2016 Annual Juried Exhibition at Baxter St/Camera Club of New York Introduced Three Photographers Selected By Mickalene Thomas
Curated by Mickalene Thomas, 2016 Annual Juried Exhibition at Baxter St at Camera Club of New York introduced lens-based works by Travis Brown, Danielle Eliska Lyle, and Marc Ohrem-Leclef, tapping onto prevalent contemporary issues such as gentrification, economic injustice, and racial and sexist prejudice. The artists selected by Thomas through an open call exhibited their works at the Organization’s gallery located in Chinatown through September 3rd.
Lyle’s Female Protagonist: Unveiled was a fourteen-minute single channel video of five African-American actresses weighing on patriarchal system and ways they handle with sexism and racial presumptions on daily basis, offering an intimate viewing experience, supplemented by mostly black and white photographs of the subject women. Ohrem-Leclef’s arresting photography series, Olympic Favela, traced individuals forced to leave their homes in preparation for construction of 2016 Olympics sites in Rio de Janeiro. Thousands of locals, whose lives are swept away by inhumane governmental policies, seek for solution, as embodied through torches they lift up while piercingly staring at the artist’s camera. The first place winner Brown juxtaposed a photo-installation display, utilizing his variously sized frameless photographs to strengthen the impact of his subject matter. Scenes from West Tennessee including portraits of locals as well as details of interiors and landscapes narrated tales from a land that seems so far away yet nearby. On the occasion of 2016 Annual Juried Exhibition, I asked each artist two questions enveloping their bodies of works in the exhibition.
Danielle Eliskla Lyle:
— While talking to your camera, these actresses are incredibly open and physiologically exposed. How did you build such trust with your models? Was this mutual confidence built over time?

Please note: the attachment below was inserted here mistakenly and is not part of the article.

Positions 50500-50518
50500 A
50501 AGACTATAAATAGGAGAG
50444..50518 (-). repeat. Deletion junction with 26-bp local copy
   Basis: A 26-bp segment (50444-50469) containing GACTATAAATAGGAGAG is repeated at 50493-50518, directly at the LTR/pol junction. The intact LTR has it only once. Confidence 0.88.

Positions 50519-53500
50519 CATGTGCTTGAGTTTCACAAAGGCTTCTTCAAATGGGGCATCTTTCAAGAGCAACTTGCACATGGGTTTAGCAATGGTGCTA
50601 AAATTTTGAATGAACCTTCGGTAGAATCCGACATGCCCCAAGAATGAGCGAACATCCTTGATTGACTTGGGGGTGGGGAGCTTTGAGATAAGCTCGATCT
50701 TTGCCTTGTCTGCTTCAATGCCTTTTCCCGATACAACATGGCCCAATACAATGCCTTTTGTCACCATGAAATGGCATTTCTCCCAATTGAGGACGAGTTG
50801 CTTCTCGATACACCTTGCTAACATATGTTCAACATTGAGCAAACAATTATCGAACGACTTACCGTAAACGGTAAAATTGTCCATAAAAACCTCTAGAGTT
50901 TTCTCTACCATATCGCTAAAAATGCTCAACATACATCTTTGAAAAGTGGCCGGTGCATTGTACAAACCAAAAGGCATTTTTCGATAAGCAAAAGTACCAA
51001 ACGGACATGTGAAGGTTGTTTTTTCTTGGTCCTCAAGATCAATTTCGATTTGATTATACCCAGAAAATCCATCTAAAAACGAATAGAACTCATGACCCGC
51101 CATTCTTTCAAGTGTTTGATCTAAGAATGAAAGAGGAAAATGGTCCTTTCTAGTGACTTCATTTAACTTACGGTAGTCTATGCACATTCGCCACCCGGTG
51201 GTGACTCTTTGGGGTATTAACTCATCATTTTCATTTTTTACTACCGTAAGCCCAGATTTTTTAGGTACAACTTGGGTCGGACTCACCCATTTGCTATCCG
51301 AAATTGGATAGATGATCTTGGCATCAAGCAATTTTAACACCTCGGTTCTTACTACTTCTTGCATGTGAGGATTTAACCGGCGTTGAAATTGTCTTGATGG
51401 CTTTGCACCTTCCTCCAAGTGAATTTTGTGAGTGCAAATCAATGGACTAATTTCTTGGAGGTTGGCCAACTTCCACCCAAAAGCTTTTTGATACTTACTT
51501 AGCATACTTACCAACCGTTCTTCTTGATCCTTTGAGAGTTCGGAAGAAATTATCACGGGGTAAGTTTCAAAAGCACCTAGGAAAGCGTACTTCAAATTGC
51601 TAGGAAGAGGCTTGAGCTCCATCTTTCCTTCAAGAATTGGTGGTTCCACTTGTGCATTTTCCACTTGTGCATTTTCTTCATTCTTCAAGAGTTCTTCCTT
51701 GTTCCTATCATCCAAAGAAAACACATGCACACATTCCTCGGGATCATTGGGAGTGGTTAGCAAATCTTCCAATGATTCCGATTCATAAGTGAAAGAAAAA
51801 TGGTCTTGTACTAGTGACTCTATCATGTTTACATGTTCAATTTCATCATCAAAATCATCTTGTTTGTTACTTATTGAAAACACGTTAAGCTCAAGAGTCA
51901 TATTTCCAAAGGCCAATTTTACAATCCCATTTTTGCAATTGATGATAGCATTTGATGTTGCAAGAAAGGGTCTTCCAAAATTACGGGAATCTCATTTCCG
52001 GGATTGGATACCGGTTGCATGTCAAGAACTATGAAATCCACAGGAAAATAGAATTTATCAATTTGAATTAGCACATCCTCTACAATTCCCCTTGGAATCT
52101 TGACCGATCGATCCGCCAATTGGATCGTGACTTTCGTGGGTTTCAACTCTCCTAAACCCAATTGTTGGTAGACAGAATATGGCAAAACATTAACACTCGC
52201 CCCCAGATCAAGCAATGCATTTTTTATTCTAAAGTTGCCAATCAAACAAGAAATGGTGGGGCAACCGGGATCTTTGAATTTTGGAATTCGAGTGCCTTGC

It’s interesting. I knew these women but I wasn’t close with any of them. I’ve worked with them in grad school or theatre performances post-grad school. One actress, the amazing Sandra Daley-Sharif, was a founder and dramaturg for a Black playwrights group I was a member of. That’s the longest standing relationship. Another actress, Tashion Folkes, we met the day of the shoot. So we all had professional connections.
When I sent the e-mail detailing what I wanted to do with the project, I honestly wasn’t sure what responses I’d receive. I thought I would get one or two responses. But I had eight responses; other actresses (about seven more) from social media saw “sneak previews” of photos in their timelines and became very intrigued by the project and wanted to be a part. Unfortunately, I had to turn them away because my idea for this project was to preserve intimacy. But I must say, I was beyond grateful that these women were willing to share themselves in such a personal vulnerable space. Yes, they are actresses and in front of cameras all the time. But that’s work. This space where we existed together was very intimate. It was in their homes—most were early morning shoots, natural light for dramatic effect. I asked them all to wear little to no makeup and dress in some form of white, if possible. I didn’t prepare them by sending the questions because I wanted it to be as natural as possible. I had a feeling they wouldn’t shield anything because they all believed in the project. They were all like, “GIRL! YES! This is something I am interested in doing.” That let me know that this body of work needed to be done.